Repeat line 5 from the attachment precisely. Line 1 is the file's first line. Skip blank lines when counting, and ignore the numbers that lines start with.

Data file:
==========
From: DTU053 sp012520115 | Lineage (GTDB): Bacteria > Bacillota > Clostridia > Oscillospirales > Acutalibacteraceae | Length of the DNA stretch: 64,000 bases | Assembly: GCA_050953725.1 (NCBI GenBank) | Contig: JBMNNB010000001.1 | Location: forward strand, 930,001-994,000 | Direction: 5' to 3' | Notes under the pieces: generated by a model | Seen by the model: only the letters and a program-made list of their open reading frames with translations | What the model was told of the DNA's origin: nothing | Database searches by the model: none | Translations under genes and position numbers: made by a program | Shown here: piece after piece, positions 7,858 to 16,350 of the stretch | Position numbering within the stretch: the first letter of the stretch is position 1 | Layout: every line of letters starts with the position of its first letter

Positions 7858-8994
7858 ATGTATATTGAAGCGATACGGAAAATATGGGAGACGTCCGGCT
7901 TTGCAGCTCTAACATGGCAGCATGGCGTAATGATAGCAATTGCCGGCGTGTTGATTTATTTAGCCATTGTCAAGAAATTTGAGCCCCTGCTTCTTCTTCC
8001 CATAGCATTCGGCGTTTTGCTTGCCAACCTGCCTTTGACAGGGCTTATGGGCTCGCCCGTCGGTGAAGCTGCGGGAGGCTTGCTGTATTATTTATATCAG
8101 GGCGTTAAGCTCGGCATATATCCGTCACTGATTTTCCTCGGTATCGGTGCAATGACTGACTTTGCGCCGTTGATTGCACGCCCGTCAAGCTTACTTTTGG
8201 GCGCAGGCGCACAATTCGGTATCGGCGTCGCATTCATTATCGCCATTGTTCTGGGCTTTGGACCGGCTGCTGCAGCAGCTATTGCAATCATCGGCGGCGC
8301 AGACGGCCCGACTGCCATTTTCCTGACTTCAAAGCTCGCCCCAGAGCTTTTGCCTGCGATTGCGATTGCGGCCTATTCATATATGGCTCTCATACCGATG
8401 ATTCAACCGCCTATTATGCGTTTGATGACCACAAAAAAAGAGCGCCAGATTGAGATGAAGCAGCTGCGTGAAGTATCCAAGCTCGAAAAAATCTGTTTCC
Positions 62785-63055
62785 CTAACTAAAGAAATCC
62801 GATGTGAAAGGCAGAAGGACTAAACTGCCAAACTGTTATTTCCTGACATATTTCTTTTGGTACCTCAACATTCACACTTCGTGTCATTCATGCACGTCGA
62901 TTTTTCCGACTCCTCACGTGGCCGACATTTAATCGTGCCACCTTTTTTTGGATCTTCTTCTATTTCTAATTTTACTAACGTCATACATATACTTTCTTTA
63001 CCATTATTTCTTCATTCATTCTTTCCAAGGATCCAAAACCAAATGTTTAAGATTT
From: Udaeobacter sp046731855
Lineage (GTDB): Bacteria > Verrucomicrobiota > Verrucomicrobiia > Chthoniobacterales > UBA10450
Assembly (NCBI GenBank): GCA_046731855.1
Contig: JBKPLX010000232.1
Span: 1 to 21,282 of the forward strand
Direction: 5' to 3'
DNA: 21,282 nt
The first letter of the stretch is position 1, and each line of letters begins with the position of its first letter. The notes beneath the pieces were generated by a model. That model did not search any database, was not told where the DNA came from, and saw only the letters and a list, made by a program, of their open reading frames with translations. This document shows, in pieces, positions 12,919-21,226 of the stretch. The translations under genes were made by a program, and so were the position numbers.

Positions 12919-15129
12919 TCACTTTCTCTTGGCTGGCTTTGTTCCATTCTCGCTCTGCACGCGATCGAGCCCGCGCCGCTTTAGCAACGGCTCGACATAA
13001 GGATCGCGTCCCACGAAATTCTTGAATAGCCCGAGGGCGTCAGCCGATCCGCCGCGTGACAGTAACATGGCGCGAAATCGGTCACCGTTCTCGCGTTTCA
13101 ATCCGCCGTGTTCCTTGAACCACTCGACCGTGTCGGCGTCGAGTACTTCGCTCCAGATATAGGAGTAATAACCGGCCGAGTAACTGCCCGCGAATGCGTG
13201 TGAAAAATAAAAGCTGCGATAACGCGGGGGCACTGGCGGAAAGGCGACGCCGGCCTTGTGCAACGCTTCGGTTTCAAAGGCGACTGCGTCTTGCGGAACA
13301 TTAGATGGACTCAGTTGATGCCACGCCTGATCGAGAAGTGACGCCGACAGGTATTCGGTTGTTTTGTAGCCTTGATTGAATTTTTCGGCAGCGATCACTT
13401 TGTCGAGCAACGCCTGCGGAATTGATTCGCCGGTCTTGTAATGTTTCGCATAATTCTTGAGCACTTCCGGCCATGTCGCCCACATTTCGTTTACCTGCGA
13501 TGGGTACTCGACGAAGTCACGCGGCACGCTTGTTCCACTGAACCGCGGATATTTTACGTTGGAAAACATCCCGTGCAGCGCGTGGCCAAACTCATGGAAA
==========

8001 CATAGCATTCGGCGTTTTGCTTGCCAACCTGCCTTTGACAGGGCTTATGGGCTCGCCCGTCGGTGAAGCTGCGGGAGGCTTGCTGTATTATTTATATCAG